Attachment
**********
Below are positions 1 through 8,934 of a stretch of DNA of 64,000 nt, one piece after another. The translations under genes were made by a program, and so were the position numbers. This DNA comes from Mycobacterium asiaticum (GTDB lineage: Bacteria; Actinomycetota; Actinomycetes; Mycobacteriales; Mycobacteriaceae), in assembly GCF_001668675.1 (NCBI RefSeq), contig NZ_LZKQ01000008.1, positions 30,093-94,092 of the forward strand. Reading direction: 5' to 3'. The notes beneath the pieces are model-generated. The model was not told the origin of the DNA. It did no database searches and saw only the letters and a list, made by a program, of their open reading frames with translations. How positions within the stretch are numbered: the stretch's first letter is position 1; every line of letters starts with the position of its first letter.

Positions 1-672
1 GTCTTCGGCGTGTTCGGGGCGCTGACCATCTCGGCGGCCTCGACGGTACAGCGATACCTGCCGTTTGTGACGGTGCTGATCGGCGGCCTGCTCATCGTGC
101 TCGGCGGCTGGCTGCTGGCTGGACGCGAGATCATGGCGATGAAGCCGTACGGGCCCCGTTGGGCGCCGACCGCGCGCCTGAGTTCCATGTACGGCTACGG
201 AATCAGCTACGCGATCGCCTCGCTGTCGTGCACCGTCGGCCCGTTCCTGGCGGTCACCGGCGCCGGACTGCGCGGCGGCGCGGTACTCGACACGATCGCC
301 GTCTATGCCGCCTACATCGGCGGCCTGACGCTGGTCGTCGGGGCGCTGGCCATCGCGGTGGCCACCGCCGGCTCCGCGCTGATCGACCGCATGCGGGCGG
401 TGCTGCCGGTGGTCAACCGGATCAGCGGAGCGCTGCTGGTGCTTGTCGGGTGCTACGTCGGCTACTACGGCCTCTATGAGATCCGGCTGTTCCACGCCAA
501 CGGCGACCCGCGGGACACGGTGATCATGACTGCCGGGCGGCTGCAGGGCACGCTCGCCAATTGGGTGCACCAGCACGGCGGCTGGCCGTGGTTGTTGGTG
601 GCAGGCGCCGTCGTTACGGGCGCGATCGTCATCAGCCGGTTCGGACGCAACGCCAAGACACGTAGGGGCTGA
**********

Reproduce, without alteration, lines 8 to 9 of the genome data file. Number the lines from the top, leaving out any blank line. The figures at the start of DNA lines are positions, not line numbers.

501 CGGCGACCCGCGGGACACGGTGATCATGACTGCCGGGCGGCTGCAGGGCACGCTCGCCAATTGGGTGCACCAGCACGGCGGCTGGCCGTGGTTGTTGGTG
601 GCAGGCGCCGTCGTTACGGGCGCGATCGTCATCAGCCGGTTCGGACGCAACGCCAAGACACGTAGGGGCTGA